Climate Alarmists Who Don’t Like Democracy | Beaufort County Now | Andrew Stuttaford writes about the latest climate activist who has no time for the democratic process. | john locke foundation, climate alarmists, democracy, climate activist, democratic process, december 23, 2020

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Climate Alarmists Who Don’t Like Democracy

Publisher's Note: This post appears here courtesy of the John Locke Foundation. The author of this post is Mitch Kokai.

    Andrew Stuttaford writes about the latest climate activist who has no time for the democratic process.

  • Whether it's through their attempts of "legislation" by regulation, litigation, or the pressure of Wall Street's corporatists, the climate warriors have long shown an interest in bypassing the usual democratic procedures in order to get their agenda through, and there is no doubt that some of the coercive measures that have been put in place to combat the pandemic will have given them additional ideas. That's not a good thing.
  • In the meantime, Senator Jeff Merkley (D., Ore.) has written this in the Washington Post: ...
  • "Our ability to take on the climate crisis through legislation will be challenged by the realities of the Senate. If Mitch McConnell (R-Ky.) emerges as the majority leader following the runoff elections in Georgia, no serious climate bill will ever get a hearing in committee, much less get to the Oval Office." ...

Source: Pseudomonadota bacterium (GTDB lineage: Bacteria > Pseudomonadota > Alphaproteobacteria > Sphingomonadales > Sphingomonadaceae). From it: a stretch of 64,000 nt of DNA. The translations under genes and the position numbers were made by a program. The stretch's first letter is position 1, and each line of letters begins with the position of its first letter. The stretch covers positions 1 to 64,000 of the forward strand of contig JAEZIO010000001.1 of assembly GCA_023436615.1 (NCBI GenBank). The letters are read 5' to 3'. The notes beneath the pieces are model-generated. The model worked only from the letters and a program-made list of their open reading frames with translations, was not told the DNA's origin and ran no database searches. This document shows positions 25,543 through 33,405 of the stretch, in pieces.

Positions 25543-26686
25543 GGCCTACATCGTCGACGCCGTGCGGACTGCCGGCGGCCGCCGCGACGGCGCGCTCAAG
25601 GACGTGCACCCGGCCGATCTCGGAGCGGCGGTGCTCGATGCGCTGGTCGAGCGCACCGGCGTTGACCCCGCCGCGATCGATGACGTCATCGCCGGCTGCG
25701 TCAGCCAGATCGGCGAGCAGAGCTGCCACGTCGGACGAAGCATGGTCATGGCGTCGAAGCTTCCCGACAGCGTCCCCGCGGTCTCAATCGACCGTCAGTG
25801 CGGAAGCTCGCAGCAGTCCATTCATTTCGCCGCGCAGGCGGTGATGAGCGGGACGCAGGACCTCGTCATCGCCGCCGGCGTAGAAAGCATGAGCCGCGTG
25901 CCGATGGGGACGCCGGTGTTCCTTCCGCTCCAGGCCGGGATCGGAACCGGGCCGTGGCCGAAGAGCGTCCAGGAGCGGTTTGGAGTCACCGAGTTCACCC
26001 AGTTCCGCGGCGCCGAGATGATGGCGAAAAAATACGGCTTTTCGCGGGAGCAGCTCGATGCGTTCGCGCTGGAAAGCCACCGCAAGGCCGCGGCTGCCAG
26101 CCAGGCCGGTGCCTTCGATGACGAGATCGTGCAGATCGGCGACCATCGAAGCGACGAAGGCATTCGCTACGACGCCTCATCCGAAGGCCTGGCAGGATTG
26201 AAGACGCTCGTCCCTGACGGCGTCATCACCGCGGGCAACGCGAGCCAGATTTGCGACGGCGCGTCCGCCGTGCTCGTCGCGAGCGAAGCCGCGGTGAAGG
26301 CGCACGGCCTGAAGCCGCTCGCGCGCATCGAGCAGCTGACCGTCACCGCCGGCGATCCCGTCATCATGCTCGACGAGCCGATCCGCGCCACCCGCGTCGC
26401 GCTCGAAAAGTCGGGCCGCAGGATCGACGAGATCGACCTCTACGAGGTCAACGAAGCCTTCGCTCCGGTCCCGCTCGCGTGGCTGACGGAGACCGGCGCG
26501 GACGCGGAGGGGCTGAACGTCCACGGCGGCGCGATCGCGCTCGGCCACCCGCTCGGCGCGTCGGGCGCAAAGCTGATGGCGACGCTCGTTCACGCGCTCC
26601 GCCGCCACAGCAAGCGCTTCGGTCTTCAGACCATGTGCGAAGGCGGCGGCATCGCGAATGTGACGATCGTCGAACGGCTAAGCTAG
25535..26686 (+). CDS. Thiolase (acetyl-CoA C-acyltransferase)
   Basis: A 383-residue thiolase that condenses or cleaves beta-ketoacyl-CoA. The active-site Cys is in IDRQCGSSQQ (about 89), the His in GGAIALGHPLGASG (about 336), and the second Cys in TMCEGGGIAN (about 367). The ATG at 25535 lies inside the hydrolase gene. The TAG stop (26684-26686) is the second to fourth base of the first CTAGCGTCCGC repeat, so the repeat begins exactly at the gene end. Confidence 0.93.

• ... "But we cannot wait. We need bold executive action that treats this crisis — quite literally — as the emergency it is." ...
  • ... "Declaring the climate crisis a national emergency under the NEA would not only send a powerful signal about the urgency of bold action, it would unlock powers that allow our nation to take significant, concrete actions regardless of congressional gridlock." ...
  • ... "Plus, spawning a robust clean energy industry could generate millions of high-quality American jobs vital to rejuvenating our post-covid economy."
  • If you believe that last sentence, you will also believe that these measures are compatible with a properly functioning democracy. Some "climate"-related spending — such as improving the resilience of low-lying coastal cities or, as Merkley suggests, toughening our energy infrastructure — can be justified regardless of one's views about a climate "crisis," which is supposedly either already with us or due the day after tomorrow. For the most part, however, "spawning a robust clean energy industry", particularly under a scenario where the costs will be front-loaded, will be an exercise in value destruction. ...



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